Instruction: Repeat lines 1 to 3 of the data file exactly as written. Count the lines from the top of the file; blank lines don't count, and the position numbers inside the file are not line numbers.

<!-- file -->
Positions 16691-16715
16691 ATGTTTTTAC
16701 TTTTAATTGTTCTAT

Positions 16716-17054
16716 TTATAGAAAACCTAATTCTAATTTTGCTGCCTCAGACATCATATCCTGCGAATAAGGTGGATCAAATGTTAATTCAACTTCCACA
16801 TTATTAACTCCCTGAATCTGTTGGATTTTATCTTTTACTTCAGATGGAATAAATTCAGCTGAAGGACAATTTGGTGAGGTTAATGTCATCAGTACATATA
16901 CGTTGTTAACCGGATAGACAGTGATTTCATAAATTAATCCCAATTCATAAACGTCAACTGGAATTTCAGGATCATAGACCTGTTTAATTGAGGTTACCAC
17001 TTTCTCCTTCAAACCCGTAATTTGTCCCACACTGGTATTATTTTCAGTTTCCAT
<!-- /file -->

Positions 16691-16715
16691 ATGTTTTTAC
16701 TTTTAATTGTTCTAT